McLeod Syndrome in a Commercial Airline Pilot

Christopher Haas, Johnené Vardiman-Ditmanson, Dana Levin, Margherita Milone, Charles Mathers

Research output: Contribution to journalArticlepeer-review


BACKGROUND: The following case report describes the first known case of McLeod Syndrome in a commercial airline pilot. The case describes a 56-yr-old experienced pilot who showed a slow and subtle decline in cognitive function and muscle control in the cockpit. On further examination, the pilot’s erratic behavior and movement along with lab abnormalities pointed toward McLeod Syndrome. CASE REPORT: The pilot was recommended for evaluation by his fellow crewmembers due to his fidgetiness, clumsiness, and lack of focus during critical portions of flight. The pilot reported having a long-standing history of elevated CK levels. Further lab investigations revealed acanthocytes on blood smear while neurological evaluation detected chorea. The combination of clinical and laboratory features along with genetic test results were all consistent with McLeod syndrome. DISCUSSION: The case highlights how subtle behavioral and motor coordination changes can be a warning sign for an underlying progressive neurological disorder that requires further workup and referral.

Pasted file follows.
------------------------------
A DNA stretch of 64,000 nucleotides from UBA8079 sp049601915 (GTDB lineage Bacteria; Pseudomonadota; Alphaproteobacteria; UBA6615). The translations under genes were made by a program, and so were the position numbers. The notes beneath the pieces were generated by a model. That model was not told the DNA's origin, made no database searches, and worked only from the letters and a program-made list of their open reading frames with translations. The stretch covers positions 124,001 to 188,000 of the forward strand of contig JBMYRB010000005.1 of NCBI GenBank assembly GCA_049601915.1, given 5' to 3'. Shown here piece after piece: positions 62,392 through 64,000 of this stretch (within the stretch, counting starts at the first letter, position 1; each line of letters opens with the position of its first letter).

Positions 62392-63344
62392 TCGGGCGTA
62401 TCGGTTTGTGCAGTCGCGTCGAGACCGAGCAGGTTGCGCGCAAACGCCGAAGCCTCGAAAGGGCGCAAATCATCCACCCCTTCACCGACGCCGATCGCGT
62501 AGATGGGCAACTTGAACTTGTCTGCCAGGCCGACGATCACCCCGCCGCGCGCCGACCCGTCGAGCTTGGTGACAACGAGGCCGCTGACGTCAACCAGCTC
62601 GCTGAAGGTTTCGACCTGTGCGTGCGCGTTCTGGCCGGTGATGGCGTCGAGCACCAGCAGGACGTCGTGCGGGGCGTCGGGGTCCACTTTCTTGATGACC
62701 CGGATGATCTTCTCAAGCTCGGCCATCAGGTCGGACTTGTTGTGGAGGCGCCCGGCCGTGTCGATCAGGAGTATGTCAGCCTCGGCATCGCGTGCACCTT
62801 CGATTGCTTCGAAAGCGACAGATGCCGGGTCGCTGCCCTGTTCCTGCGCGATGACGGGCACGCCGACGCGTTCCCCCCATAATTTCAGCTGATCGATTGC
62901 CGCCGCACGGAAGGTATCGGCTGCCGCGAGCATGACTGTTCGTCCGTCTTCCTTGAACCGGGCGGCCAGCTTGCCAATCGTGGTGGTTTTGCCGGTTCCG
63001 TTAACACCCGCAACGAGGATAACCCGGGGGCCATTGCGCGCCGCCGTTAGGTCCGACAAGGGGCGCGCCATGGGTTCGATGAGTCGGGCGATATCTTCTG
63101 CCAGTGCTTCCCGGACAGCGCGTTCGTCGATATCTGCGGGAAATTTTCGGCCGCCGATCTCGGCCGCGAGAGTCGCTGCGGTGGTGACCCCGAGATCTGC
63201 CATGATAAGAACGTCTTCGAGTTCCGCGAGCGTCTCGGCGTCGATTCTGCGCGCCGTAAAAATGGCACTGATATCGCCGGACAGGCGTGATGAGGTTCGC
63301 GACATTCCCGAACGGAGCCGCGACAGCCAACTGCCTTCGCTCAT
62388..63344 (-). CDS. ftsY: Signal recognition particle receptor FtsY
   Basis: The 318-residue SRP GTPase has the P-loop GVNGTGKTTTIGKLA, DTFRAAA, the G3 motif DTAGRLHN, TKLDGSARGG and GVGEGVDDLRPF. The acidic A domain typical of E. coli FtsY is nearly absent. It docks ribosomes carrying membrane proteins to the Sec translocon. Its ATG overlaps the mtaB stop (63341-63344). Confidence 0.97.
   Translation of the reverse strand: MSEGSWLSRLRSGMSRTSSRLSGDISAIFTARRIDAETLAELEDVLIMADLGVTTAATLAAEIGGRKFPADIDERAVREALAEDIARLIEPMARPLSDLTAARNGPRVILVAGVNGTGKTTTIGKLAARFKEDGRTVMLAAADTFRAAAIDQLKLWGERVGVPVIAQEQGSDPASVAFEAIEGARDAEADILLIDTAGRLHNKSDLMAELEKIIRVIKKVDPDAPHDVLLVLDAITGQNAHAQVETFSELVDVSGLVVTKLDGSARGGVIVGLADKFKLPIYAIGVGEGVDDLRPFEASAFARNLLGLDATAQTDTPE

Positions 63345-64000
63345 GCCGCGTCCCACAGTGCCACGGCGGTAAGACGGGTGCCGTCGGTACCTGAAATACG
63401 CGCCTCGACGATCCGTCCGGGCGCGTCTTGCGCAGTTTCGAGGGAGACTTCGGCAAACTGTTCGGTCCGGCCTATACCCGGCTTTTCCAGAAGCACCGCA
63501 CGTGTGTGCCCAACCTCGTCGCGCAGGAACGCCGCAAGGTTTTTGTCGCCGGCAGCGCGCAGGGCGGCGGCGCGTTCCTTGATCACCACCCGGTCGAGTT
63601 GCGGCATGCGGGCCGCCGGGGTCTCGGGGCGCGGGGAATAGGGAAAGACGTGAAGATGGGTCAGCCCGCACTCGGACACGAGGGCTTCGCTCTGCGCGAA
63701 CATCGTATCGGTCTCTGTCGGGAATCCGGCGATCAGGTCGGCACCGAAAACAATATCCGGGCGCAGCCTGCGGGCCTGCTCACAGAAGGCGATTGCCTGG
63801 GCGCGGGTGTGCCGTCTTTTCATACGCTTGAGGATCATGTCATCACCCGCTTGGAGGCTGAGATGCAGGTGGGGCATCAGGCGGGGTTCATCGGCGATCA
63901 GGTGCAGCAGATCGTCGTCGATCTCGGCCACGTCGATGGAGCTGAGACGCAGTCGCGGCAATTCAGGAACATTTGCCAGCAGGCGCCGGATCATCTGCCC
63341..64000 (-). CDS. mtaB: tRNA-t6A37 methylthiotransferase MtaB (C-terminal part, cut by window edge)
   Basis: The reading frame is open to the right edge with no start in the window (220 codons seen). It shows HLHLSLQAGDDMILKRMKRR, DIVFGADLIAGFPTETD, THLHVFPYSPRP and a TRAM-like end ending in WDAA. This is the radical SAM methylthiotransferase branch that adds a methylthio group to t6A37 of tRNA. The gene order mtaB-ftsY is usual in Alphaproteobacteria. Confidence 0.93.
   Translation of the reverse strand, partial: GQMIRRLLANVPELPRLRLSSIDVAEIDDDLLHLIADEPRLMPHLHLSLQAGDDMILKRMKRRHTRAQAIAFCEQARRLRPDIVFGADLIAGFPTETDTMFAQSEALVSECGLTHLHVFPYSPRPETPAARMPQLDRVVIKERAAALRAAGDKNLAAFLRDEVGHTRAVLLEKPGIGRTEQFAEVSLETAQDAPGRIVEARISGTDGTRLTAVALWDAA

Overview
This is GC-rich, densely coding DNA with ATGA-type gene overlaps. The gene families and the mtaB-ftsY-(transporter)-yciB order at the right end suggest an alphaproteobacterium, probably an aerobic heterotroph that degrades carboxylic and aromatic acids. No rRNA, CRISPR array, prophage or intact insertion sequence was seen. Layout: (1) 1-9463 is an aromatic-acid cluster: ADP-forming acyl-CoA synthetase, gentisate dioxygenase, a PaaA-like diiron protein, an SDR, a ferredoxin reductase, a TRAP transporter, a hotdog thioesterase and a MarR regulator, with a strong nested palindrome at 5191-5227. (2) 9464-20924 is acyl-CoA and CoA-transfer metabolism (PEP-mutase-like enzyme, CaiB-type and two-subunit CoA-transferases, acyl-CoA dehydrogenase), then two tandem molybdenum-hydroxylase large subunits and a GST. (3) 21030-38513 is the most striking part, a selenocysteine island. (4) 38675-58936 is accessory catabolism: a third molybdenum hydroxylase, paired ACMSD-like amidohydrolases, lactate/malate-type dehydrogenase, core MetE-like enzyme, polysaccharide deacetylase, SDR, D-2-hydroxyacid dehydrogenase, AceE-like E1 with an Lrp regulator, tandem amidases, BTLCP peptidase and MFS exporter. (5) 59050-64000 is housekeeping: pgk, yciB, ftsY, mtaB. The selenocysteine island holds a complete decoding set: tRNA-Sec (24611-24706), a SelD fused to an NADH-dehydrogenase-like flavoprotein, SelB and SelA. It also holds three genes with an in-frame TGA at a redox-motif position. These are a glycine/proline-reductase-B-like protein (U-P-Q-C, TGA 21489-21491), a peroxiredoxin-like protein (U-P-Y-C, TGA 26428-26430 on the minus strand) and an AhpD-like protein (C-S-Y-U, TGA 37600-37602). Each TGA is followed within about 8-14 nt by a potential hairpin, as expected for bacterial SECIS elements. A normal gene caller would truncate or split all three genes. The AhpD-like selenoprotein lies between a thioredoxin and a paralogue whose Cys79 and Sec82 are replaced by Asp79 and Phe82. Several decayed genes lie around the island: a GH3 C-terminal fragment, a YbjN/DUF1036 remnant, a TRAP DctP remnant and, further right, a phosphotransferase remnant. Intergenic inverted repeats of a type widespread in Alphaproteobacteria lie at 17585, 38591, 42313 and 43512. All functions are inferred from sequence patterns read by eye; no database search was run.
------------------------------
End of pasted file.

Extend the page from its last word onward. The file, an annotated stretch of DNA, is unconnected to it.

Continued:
Original languageEnglish (US)
Pages (from-to)734-737
Number of pages4
JournalAerospace Medicine and Human Performance
Issue number9
StatePublished - Sep 2021


  • axonal neuropathy
  • chorea
  • myopathy
  • neuroacanthocytoses
  • pilot

ASJC Scopus subject areas

  • Medicine (miscellaneous)
  • Public Health, Environmental and Occupational Health


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